Designing for the web in Photoshop is a very tedious process. Unless you’re extremely organized, it can become a downright nightmare for your development team. About six months ago, I broke it off with Photoshop to check out Adobe’s new all-in-one UX tool, and I must say—I’m in love.
Zero Learning Curve
The thought of learning a new program can be daunting. As any former design student knows, the most difficult part of school was not learning the concepts, but mastering the Adobe Suite. Rest assured that Adobe was not reinventing the wheel here; the functionality feels very familiar to their other programs.
Gone are the days of hundred-layer .psd files for each individual website page.Xd takes a more holistic approach by allowing designers to view the site as a whole with the use of individual artboards. Not only does this help maintain consistency throughout the site, but it also helps perfectionists, like myself, keep an eye on the “big picture” and not get lost in the details.
While Xd has most of the standard features as Adobe’s other design software, it also has some unique features that I’m pretty excited about. Their new repeat grid allows you to select any group of items and replicate them with a simple click and drag. This is especially helpful when mocking up elements like image galleries or blog listings. Another exciting feature, for developers especially, is the pixel perfect measuring that allows you to see an object’s distance in relation to the artboard and objects around it.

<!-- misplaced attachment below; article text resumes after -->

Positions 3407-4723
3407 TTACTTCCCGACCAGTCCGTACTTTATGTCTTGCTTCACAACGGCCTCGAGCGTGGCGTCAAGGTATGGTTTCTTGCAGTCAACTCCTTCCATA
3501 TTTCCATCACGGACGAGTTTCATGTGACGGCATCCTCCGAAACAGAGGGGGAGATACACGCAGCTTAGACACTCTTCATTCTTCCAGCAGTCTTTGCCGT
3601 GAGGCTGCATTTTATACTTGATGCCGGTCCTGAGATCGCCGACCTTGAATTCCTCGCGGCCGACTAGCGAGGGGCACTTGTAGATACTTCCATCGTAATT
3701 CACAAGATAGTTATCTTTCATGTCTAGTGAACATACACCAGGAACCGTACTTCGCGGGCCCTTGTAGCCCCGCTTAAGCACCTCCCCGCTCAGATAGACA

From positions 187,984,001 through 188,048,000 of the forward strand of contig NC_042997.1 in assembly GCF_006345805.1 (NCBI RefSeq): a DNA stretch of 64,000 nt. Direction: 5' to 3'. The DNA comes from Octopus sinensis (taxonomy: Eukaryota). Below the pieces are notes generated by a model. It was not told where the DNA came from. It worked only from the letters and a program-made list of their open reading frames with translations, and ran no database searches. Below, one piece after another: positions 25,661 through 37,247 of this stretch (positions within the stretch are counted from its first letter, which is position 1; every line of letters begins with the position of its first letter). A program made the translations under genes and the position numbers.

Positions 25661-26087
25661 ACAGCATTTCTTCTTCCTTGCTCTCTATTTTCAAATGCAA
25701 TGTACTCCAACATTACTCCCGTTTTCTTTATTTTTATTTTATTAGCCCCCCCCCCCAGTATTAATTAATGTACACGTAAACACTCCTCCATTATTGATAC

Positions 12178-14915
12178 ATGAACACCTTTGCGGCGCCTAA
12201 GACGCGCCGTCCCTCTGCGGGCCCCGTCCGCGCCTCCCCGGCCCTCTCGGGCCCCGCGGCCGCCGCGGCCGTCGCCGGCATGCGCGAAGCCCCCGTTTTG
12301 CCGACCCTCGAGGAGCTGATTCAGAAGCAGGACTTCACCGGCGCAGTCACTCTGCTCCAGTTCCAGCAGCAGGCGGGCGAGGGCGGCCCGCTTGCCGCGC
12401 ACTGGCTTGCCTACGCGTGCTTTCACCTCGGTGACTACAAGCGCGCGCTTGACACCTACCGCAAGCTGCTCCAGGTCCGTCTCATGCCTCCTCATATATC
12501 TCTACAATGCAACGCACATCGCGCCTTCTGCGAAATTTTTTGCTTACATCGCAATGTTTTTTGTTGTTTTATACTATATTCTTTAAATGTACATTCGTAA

In the past, prototyping a site was a fairly time-intensive process that required slicing and saving out the individual pieces and uploading them to a site like Invision. Any required changes had to be made in the Photoshop file, then re-sliced, saved, and uploaded again. With Xd the prototyping functionality is built-in, allowing you to seamlessly jump back and forth between design and prototyping mode. Any changes made in the design automatically update in the prototype, making revisions super easy.
Sharing and Exporting
Once you complete your prototype, you can generate a link to share online with your team or with a client. Anyone with an Adobe ID can log in and comment directly on your prototype, allowing for easy team collaboration.
When it’s time to pass off your design to the development team, elements can be exported with a single click in a variety of file types. This eliminates the hassle of slicing each individual piece, making your developer very happy.
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